Stevia: How sweet it is

Published 10:07 am Wednesday, February 8, 2017

He causeth the grass to grow for the cattle, and herbs for the service of man: that he may bring forth food out of the earth. Psalm 104:14

Stevia is one of the few herbs that offer diabetics and dieters an alternative to sugar. It is the ultimate sweet herb.

For those who want to cut back on sugar without turning to artificial sweeteners, stevia is a must. Its extracts are 100-300 times sweeter than sugar, but with zero calories. While the flavor isn’t an exact match for sugar, it wakes on the tongue more slowly and lingers longer.

It may take a few tries to warm up to stevia, but many find it proves richer and bolder than sugar in the end.

For decades, the Federal Drug Administration (FDA) would not approve the sale of stevia extracts as a food item (you could only find it in the supplements aisle), despite evidence that it helped control blood sugar. Then, the agency only approved stevia-based products, like Truvia, made by large companies such as Coca Cola. This political mare’s nest prompted many to simply grow the plant at home, and you can find it at many area nurseries.

In the garden

Set out stevia in spring in full sun to partial shade, in rich, moist soil. Because the herb won’t survive a cold winter, gardeners often grow it as an annual. It also does well in pots, which you can bring inside when the temperature dips below freezing. Tubular white flowers with blushing violet throats arrive in summer or fall, but if you want to enjoy the leaves, pinch back the plants so they don’t get past the earliest bud stage. For use as a sugar substitute, you’ll probably only need one to three stevia plants, and if you keep the roots from freezing, they’ll return next year.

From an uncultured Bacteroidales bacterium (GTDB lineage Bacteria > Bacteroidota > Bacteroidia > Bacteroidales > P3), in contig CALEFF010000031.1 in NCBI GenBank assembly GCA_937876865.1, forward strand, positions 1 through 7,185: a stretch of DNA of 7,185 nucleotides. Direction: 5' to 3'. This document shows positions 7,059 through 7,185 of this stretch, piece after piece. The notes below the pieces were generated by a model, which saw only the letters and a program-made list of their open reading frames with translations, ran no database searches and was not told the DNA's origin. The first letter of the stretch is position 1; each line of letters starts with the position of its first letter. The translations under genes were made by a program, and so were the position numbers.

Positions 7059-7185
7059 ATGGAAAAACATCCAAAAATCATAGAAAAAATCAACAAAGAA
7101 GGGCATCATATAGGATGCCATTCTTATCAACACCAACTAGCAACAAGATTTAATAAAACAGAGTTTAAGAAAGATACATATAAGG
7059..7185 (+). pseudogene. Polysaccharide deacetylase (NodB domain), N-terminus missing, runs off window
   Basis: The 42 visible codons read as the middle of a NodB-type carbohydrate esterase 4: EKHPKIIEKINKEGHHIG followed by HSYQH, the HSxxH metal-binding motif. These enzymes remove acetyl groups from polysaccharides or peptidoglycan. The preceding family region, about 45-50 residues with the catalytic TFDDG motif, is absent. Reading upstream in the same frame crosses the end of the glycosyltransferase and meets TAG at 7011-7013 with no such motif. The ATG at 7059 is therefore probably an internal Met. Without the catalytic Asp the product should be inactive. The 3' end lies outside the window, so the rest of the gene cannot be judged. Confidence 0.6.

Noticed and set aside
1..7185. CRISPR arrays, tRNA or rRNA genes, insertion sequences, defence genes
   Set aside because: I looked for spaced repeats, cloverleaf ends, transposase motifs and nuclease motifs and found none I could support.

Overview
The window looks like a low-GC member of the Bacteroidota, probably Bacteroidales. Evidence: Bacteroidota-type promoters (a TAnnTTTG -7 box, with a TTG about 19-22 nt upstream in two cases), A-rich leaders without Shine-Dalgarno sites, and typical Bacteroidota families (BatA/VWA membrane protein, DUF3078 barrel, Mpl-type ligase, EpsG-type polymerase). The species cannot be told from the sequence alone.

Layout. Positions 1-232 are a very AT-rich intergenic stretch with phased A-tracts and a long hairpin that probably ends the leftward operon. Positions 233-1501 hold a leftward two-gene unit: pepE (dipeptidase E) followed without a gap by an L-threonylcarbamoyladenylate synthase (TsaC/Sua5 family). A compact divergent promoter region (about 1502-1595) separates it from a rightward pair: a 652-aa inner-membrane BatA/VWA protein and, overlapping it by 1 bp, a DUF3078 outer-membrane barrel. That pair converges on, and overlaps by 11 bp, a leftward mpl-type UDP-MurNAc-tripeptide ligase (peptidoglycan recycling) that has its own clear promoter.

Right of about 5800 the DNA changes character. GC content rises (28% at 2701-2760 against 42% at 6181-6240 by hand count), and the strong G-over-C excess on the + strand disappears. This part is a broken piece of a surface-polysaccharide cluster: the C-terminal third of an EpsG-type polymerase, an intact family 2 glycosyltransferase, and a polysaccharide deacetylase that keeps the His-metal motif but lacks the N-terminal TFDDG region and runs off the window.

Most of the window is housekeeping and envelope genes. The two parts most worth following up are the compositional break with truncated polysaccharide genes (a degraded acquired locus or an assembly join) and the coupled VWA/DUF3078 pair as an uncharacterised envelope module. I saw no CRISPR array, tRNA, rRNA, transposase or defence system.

In the kitchen

Leaf content of sweetness varies with cultivation, spacing and propagation, so if you use fresh or dried stevia, sweeten to taste rather than measure. In spring or summer, you can snip off fresh leaves with your hands for sweetening hot tea. For cold beverages, make a simple syrup using equal parts chopped stevia leaves and water: Pour boiling water over the leaves and let the mixture sit overnight (but not more than 24 hours, or the mixture will turn bitter). Strain through a tea strainer or coffee filter and refrigerate.

This syrup is particularly nice for lemonade, limeade or citrus-flavored iced teas.

Drying stevia leaves makes them many times sweeter. To harvest, cut the leaves before flowers appear and spread them on screens to dry completely (a day or two in full sun with low humidity should do it).

Leaves are completely dry when they crumble easily in your hands. Leave them whole or grind the leaves to powder using a blender, coffee grinder or mortar and pestle. Store in an airtight container. I have grown my own plant, dried and used it and enjoy the no-calorie taste.

Alice Russell, also known as “Me Me,” is a guest columnist. Her email address is

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